Despite a ban on advertising,promotion and sponsorships for tobacco,companies are still using sophisticated and covert means to push their products,according to anti-tobacco campaigners who recently put up a “wall of shame” – a photo exhibition that names violators.
Photos of Tobacco Advertising,Promotion and Sponsorship (TAPS) violations collated from 13 high tobacco use states in the country Delhi,Uttar Pradesh,Bihar,Odisha,Karnataka,Tamil Nadu,Andhra Pradesh,Maharashtra,Assam,Gujarat,Madhya Pradesh,Rajasthan and West Bengal are up for display by NGO HRIDAY here.
The theme of this year’s World No Tobacco Day,which falls today is the banning of TAPS.
A consultation recently conducted by the NGO in collaboration with pan-India partners under guidance of the Ministry of Health and Family Welfare (MoHFW) and the World Health Organisation (WHO) deliberated on development of national guidelines for a ban on TAPS and effective enforcement of Section 5 of the Cigarettes and Other Tobacco Products Act (COTPA) – the Indian tobacco control law,which prohibits any form of direct or indirect TAPS.
The tobacco problem in developing countries like India is more complex and difficult compared to other parts of the world,say activists.
India is the second largest producer of tobacco worldwide and ranks fourth in total tobacco consumption.
“Tobacco and its use are not new to our culture. It is easily accessible and consumed in rural India in various forms smoking,chewable and snuff like cheaper cigarette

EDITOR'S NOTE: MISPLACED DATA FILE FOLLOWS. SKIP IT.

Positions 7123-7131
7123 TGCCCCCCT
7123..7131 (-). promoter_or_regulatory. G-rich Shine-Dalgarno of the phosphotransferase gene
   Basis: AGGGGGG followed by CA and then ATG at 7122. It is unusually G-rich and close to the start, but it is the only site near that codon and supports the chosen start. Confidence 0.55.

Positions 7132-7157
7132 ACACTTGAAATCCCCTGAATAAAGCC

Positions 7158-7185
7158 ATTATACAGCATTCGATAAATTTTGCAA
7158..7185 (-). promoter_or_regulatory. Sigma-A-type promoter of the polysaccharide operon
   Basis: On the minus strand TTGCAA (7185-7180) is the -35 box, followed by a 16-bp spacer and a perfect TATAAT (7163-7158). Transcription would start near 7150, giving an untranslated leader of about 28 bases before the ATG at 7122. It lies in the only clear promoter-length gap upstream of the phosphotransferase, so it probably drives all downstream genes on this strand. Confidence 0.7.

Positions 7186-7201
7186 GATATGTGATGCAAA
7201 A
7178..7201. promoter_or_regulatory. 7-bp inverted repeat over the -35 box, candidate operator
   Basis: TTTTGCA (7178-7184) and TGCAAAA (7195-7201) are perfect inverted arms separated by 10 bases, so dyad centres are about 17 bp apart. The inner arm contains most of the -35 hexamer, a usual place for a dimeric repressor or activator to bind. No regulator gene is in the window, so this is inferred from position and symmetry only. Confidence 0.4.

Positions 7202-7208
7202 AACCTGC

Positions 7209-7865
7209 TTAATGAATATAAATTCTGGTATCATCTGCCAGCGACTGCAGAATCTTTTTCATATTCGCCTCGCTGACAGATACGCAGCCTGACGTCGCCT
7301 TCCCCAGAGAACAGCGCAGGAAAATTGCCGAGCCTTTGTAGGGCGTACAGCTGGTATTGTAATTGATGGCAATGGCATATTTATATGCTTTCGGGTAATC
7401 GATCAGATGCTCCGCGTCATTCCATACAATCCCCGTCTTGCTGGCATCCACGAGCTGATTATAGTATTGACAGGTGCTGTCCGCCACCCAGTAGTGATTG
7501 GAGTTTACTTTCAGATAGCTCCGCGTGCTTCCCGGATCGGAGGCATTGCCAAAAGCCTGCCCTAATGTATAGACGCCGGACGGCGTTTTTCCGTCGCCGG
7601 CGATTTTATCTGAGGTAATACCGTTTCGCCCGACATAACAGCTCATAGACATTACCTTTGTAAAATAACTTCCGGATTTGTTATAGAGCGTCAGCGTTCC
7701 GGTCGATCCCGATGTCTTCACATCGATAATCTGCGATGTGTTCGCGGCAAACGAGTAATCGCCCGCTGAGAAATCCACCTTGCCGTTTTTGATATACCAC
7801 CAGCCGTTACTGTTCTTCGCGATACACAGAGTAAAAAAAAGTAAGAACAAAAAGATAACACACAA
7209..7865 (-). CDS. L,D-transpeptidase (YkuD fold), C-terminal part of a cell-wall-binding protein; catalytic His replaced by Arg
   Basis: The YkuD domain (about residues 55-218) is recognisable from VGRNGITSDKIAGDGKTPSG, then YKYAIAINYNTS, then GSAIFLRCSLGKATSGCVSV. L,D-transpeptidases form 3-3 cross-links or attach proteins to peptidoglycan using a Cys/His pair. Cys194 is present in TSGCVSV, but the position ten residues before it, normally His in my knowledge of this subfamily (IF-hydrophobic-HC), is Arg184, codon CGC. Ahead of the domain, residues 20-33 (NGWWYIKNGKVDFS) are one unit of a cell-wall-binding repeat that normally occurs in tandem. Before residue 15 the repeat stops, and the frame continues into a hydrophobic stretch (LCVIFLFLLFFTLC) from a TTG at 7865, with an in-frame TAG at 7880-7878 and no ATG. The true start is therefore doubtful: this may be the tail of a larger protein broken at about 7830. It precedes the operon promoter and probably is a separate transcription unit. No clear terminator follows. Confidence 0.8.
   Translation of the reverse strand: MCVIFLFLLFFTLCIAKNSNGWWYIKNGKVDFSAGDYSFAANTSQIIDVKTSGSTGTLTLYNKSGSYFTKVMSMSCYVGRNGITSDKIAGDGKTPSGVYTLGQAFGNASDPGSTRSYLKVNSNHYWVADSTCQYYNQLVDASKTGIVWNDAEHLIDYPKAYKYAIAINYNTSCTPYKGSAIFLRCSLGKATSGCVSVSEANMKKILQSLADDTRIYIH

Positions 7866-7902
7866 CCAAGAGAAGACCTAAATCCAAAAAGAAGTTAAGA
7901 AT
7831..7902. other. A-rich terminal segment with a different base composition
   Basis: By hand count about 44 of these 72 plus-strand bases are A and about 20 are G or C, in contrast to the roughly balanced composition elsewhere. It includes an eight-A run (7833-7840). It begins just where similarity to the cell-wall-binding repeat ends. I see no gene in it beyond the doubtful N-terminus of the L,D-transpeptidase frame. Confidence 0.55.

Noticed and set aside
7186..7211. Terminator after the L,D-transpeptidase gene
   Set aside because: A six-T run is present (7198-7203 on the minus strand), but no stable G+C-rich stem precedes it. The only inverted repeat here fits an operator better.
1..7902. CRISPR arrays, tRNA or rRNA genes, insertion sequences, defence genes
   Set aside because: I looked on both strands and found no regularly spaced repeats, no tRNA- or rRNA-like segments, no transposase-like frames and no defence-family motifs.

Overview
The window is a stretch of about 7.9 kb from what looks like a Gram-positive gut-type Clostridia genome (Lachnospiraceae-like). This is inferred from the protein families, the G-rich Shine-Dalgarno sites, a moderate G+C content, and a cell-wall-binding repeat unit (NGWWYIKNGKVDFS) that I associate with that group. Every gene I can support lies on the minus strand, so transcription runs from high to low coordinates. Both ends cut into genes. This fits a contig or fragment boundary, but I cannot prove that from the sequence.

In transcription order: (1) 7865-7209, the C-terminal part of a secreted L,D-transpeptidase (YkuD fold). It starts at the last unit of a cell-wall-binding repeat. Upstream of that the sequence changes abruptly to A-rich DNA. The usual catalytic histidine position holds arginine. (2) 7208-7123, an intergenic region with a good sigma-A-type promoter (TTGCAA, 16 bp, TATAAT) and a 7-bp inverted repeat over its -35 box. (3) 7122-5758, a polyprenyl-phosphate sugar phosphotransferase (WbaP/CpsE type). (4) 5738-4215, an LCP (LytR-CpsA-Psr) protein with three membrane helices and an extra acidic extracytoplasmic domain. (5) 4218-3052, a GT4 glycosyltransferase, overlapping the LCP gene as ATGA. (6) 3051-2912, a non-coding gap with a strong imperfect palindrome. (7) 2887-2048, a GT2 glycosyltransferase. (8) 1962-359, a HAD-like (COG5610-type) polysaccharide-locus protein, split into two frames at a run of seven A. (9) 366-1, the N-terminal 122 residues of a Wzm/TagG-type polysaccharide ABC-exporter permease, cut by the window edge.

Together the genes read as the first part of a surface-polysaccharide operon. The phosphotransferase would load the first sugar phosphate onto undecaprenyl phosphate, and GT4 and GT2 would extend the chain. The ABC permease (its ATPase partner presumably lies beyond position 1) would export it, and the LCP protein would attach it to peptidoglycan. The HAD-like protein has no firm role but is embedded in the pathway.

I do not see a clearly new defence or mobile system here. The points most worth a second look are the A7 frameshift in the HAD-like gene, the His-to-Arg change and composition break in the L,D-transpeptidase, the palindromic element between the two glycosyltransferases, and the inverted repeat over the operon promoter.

versions like beedis,betel leaves,flavored powder (pan masala and gutka),hookah etc. and is closely related with rituals and social status,” says Nikunj Sharma,communication officer,HRIDAY.
Families already grappling with scant resources are pushed further into extreme poverty due to spending on tobacco products or on treating tobacco-related diseases,he says. A 7-minute long film has also been developed by HRIDAY with support from MoHFW and WHO country office for India.
The film captures violations of TAPS across the country.
Some of the violations noted in film are “LCD TVs displayed at pan shops and pan shop owner saying that they are being paid ten thousand rupees a month from the company to put up these ads,” says Sharma.
Another pan shop owner in the film says that they are given a discount of Rs 150 to Rs 200 to display tobacco promotional material at his shops.
The film also captures reaction by people to what they think about surrogate advertisements of tobacco.
“If there is a ban on tobacco advertisements then surrogate ads should also be banned completely since they misguide people and youth end up buying the tobacco product” says one student in the film.
The film will be widely disseminated to states for them to get educated on what are surrogate ads of tobacco products and what action can be taken on the same.
Keshav Desiraju Secretary,Health,Ministry of Health and Family Welfare,who participated in the consultation says,”We soon plan to write to the states giving them an advisory on how to distinguish between genuine and surrogate advertisement of tobacco products and ensure that strict action is taken against the violators as per the provisions of the law.”
Meanwhile,for the “Wall of Shame” compilations were collected under 5 broad categories with the maximum number of violations (350) being found under the “Point of Sale and product display” category.
Print,Electronic and Outdoor Media,Brand Stretching,events,sponsorship,competitions and CSR as well as product placement and tobacco use in films are the other categories in which photos of violators have been taken for the exhibition.